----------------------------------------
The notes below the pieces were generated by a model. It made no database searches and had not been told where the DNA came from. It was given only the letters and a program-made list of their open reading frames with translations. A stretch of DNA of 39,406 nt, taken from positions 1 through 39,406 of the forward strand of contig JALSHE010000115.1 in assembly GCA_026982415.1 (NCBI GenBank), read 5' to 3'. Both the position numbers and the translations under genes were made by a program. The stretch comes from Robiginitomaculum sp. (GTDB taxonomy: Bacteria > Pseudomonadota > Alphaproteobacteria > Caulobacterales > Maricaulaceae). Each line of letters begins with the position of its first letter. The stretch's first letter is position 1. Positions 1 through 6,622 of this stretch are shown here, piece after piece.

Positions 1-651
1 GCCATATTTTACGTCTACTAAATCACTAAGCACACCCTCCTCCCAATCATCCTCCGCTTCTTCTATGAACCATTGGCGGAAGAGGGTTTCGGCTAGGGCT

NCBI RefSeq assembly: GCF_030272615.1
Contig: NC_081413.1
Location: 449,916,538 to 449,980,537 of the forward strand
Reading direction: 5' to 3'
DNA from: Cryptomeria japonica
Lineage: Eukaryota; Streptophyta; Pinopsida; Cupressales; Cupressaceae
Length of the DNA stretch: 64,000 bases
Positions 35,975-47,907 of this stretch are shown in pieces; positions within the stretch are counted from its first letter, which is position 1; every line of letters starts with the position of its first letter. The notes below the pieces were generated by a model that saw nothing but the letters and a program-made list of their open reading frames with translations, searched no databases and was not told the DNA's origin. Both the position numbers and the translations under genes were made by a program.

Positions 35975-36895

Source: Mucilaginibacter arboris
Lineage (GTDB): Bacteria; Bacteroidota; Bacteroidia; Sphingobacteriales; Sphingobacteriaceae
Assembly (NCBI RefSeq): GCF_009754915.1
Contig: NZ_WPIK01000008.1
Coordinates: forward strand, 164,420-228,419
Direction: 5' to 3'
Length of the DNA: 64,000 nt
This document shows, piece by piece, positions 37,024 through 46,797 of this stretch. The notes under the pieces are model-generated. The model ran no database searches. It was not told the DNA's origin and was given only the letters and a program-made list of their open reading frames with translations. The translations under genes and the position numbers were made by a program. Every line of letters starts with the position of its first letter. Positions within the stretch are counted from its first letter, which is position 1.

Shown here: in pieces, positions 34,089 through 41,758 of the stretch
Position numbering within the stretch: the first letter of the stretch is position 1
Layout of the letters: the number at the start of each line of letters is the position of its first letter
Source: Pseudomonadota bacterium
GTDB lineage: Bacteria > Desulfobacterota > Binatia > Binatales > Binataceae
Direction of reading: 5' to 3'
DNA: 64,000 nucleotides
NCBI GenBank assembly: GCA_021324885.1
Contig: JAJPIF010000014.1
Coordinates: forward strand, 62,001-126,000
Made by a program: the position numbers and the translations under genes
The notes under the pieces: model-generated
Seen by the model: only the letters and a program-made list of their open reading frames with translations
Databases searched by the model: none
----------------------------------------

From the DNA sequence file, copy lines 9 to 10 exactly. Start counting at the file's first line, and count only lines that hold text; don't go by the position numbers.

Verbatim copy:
Lineage: Eukaryota; Streptophyta; Pinopsida; Cupressales; Cupressaceae
Length of the DNA stretch: 64,000 bases